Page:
Becoming the best version of yourself

Taking A Break From Being Everything to Everybody – –

on May 17, 2012
A dear friend, one of my first friends to “follow” my blog, sent me this the other day.  (Thanks CS!)  While it doesn’t speak to divorce “specifically”, I think it definitely covers ground that we all face after we divorce.  When you want to try to be everything to everybody, you wear out.  As a wife and a mother and a friend, I wanted to be there for everyone.  It was exhausting.  Now that I don’t necessarily have the time nor financial resources, it doesn’t mean that I don’t still want to give, give, give or feel guilty when I can’t.  This article below gives us permission to take a break.  Maybe it’s time to give yourself some of that compassion you used to give to everyone else.  Take care of you!
“You are a good person. It’s a long race. You are suffering from compassion fatigue.
Of course you care about people, but has there been a time in history when people have been put under more pressure to be charitable? You go to the store to pick up a quart of milk and pass a homeless man with a sign asking for your help, then you have to pass by someone selling brownies for some charity outside the grocery store, and when you pay for your milk you are asked if you want to make a donation to MS. It’s a veritable attack of the charities.

Not giving today does not mean you want the homeless man to starve, the Girl Scouts to miss their jamboree, or people to suffer from MS. It just means it is someone else’s turn to give today.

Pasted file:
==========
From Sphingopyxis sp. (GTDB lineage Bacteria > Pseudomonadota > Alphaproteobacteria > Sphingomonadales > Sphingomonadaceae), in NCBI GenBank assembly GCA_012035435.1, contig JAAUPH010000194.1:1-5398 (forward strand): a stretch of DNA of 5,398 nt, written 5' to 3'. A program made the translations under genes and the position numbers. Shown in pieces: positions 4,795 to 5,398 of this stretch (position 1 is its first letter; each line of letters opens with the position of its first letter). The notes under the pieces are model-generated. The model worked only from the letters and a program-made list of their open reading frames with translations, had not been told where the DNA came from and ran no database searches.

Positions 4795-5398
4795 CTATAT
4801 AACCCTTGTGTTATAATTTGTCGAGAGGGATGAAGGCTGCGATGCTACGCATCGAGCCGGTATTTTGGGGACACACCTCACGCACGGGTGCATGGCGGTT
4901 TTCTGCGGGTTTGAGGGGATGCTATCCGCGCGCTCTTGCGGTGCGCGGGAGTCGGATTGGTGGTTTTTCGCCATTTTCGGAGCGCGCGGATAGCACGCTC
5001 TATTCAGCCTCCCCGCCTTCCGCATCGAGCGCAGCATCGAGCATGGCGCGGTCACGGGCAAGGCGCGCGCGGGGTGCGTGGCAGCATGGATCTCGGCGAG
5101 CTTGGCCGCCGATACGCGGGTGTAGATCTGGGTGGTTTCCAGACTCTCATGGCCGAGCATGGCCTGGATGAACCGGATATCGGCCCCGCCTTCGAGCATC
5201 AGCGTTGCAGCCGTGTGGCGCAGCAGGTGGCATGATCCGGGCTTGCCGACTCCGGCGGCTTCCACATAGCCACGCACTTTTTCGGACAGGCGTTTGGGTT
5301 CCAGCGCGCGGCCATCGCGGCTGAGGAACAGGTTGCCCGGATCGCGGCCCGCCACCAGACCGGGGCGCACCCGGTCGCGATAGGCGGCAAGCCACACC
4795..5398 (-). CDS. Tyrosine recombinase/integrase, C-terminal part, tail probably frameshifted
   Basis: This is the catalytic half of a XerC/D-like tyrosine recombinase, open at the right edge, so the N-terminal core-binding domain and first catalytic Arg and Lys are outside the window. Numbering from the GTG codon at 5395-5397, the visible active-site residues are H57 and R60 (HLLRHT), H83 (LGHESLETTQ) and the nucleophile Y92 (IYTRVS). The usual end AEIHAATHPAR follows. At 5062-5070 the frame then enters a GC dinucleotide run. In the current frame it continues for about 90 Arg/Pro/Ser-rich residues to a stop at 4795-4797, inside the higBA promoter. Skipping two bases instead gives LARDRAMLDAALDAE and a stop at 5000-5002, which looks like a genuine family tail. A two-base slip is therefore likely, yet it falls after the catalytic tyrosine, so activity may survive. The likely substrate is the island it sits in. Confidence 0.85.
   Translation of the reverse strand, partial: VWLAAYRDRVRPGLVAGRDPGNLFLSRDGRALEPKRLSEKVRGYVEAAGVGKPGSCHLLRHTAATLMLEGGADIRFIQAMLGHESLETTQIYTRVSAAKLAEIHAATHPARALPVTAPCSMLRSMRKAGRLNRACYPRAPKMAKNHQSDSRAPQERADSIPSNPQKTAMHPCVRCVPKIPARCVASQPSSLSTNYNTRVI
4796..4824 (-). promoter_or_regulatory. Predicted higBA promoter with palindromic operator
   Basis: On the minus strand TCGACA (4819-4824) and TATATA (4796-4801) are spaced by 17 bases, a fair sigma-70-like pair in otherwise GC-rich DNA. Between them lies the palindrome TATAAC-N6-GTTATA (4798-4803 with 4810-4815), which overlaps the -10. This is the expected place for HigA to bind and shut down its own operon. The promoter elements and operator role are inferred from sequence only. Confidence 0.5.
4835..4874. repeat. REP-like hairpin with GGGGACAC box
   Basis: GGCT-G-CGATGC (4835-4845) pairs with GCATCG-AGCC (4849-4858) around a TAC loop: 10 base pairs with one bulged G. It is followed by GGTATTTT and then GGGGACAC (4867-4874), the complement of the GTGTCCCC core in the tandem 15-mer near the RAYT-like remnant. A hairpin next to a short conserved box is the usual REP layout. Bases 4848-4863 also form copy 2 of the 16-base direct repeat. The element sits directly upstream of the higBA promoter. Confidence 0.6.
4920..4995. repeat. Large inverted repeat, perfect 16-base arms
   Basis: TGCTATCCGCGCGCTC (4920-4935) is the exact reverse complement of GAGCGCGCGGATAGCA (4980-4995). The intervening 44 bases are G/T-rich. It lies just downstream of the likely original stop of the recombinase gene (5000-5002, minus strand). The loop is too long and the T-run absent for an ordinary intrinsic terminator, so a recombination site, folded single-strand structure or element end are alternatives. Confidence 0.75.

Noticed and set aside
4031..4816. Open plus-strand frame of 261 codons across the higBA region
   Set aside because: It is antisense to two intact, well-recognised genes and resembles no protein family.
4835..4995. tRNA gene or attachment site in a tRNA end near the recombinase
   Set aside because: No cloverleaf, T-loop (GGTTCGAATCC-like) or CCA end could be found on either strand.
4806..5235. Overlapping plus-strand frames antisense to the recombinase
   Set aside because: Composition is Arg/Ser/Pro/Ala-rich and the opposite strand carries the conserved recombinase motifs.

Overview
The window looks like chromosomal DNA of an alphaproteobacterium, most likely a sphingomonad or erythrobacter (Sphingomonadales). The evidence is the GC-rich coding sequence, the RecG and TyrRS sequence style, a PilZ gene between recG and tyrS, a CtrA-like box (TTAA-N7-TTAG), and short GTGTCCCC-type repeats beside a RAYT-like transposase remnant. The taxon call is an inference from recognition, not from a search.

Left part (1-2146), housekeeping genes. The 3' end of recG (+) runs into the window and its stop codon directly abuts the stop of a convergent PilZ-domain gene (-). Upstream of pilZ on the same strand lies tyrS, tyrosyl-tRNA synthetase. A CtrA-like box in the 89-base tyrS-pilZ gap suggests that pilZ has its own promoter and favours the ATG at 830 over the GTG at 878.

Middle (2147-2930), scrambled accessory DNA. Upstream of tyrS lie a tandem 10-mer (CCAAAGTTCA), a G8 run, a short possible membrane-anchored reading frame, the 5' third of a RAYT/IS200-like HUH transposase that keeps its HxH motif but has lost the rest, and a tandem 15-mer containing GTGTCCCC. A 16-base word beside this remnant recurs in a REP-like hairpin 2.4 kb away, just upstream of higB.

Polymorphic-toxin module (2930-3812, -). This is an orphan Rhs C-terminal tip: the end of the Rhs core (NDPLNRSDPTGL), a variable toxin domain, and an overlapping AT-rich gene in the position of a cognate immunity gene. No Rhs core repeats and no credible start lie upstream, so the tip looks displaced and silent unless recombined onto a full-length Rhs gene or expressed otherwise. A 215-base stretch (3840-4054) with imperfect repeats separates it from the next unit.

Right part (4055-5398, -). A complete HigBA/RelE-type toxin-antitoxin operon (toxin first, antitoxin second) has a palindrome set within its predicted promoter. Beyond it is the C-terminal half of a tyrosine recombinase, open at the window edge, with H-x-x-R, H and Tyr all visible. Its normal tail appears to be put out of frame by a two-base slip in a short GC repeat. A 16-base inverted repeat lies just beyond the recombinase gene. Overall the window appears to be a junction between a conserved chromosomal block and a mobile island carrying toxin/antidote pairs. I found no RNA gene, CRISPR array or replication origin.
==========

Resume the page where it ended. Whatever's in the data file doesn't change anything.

You have compassion fatigue because you have been compassionate. Compassion is not measured by how much you gave, or whether you were able to, or whether you fixed their problem, but that you wanted to. That compassion, even devoid of action, is precious and must be preserved. It makes us great.

So recover. Treat yourself to a margarita, a spa day, a drive by the ocean, a ride in the mountains, a day with family, or maybe some time in your church. Recharge because you are an important part of this world, and because you deserve it.

What we must not do, however, is defend ourselves with fiction that the problems are not real, that people are not suffering, or that they somehow deserve it. Suffering happens, it is not good, and we should not feel OK seeing it.

Being human means we have compassion; but being human also means we have limits. So when you feel the fatigue, let yourself off the hook. I am here to tell you it is OK, and there is no need to rationalize not giving. Tell yourself not today, I am taking the day (or week) off. It’s margarita Saturday, etc.

And when you are recharged, watch out world, your love for your fellow man can make a difference that would shame the rest of us. You are, after all, kind of amazing.” —

Eric Pederson


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